Yale may look the same as in grade nine, but there has been lots of change for this young man as he has become an outstanding leader in the house. He cares immensely about the house and his Whittall brothers. His looks are deceiving - he is a very bright young man and it is impossible to think about Whittall without him.
Yale’s speech - to be published next week on this Blog.
Fine words and fine sentiments Yale. Thank you for that message.
Mackenzie House: Bridget Madigan with an introduction from Mrs. Cheung.
A super-lifer, here since Grade 8, Bridget is a fun-loving, honest, thoughtful person who is invested in whatever she is doing - she will admit that when she was in Mack in Grade 9 she was a “hot mess” but thankfully, things have settled down since.
Bridget’s speech - to be published next week on this Blog.
Thank You Bridget. That was a heartfelt message, which shows your personal growth here. I enjoyed working with you in rugby and loved your enthusiasm and sense of fun. But we knew you loved horses more.
Perhaps you know this one:
A horse walks into a bar. Clip clop clip clop. Up he goes to the bartender and shakes his head from side to side.
“Why the long face?” Says the bartender.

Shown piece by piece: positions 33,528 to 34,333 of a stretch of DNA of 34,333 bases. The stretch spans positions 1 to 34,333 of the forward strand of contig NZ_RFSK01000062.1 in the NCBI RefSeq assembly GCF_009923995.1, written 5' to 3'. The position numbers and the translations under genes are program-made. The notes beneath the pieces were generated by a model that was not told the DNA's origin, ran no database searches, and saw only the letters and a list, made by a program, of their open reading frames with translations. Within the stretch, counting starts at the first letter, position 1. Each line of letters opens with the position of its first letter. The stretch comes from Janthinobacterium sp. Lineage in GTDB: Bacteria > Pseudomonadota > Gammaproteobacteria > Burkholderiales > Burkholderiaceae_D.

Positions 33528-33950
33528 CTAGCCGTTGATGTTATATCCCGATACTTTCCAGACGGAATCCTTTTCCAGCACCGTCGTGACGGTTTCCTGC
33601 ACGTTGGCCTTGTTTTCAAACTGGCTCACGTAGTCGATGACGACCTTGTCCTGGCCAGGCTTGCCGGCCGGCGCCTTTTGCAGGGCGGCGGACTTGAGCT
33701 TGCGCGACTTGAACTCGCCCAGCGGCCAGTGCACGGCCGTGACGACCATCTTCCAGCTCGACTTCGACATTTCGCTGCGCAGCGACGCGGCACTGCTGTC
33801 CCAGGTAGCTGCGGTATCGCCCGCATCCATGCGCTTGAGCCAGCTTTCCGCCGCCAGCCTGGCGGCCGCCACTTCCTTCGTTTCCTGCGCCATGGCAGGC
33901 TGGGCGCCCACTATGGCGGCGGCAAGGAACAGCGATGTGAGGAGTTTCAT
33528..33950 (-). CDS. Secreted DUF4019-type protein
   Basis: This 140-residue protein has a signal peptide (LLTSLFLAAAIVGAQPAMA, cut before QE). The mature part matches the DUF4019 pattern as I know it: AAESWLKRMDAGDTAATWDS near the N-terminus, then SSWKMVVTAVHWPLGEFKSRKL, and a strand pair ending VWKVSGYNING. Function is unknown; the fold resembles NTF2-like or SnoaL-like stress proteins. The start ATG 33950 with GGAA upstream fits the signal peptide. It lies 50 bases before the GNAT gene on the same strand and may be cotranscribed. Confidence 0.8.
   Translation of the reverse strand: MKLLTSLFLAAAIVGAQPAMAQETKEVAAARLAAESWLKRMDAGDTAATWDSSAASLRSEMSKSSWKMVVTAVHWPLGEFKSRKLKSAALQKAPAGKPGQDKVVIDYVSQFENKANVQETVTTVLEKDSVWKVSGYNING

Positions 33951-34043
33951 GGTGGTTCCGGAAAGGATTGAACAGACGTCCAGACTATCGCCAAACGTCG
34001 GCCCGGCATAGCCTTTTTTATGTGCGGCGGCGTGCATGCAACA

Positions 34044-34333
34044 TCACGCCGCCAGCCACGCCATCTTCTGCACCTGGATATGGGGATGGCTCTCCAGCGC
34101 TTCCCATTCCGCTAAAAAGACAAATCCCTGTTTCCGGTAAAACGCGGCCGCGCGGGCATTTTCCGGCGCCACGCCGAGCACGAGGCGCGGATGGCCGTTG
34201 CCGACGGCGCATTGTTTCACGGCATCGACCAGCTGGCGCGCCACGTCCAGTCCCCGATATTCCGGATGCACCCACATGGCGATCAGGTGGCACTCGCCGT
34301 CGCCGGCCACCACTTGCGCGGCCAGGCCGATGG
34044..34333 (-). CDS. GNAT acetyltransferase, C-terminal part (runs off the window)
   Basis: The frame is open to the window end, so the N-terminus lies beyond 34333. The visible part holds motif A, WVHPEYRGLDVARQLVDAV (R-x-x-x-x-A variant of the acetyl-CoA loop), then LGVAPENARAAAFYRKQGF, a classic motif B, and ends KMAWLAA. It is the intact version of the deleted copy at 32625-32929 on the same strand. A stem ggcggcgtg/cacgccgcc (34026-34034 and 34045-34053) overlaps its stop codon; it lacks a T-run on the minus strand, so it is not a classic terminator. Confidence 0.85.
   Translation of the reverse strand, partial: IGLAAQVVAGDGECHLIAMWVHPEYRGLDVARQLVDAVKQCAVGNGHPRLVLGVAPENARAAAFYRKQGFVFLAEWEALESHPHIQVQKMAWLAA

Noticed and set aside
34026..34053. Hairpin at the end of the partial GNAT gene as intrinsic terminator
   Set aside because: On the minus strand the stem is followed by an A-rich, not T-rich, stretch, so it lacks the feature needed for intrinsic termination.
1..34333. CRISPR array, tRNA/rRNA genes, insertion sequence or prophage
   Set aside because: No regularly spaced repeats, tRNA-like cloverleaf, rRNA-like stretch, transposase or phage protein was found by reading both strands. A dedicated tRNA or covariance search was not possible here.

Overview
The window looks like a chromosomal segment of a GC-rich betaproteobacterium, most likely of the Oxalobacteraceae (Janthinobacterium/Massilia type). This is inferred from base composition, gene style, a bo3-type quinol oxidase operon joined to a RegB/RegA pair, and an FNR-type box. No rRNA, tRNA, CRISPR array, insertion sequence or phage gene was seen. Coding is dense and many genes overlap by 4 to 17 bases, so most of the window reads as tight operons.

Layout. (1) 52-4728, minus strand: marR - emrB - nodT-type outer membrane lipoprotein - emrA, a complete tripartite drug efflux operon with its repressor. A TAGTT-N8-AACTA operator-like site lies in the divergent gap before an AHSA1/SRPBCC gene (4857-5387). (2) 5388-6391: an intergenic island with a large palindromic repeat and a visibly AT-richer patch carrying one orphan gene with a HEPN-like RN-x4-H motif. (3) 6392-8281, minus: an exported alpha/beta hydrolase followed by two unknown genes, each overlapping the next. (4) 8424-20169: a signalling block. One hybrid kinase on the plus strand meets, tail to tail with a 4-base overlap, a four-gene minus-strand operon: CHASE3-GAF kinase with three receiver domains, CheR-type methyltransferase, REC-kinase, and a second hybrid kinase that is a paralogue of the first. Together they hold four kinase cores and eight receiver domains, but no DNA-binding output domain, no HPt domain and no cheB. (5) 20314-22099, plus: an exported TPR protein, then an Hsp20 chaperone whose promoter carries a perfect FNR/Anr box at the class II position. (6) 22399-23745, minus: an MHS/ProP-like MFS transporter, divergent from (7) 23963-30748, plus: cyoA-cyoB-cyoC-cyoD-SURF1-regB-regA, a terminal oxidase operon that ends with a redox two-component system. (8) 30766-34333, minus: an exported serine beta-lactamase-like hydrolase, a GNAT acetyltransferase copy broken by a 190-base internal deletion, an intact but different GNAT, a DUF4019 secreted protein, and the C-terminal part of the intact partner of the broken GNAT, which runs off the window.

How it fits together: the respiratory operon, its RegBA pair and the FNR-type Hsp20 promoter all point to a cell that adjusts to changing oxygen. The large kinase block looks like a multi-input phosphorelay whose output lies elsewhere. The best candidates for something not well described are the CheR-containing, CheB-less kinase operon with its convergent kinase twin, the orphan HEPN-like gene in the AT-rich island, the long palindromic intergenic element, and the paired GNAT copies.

Ellis House: Derek Yu with an introduction by Mr. Wismer.
Derek Yu – has been quiet but impactful, stylish but simple. Mr. Skardal and I were extremely impressed with how many boys in Ellis mentioned Derek in their end of Brentwood Capstone presentations as someone who taught them just to be genuine, kind, and true to themselves. He always has a smile on his face, except when he passed out in front of a Grade 9 in the common room this winter and had to go to the hospital.
Derek loves his basketball and loves his fashion – he is headed to study at Parson’s School of Design in New York City.
Derek’s speech - to be published next week on this Blog.
Thanks Derek. I appreciate that public speaking is a challenge for you and it does show how much you care about the house that you were prepared to step up to the plate when asked. In a study across North America, people listed their greatest fears. #2 was death #1 was public speaking.
As a member of Ellis House, Derek has heard most of my jokes and is a good listener as well as an excellent speaker. I think he also gets the punchline for most of them. Let’s try him.
Derek what do you call a camel with three humps?
Hope House: LJ Lavalee with an introduction by Ms Hedquist.
LJ is our speaker for Hope. She has grown from a younger, shyer student into a woman who has committed to building and maintaining relationships with all the girls of Hope. She has done this beautifully. Having faced some challenges growing up, she appreciates the importance of kindness. She has a rosy outlook on life which matches her complexion, especially when she blushes - it's really cute. She's a rock solid human in every aspect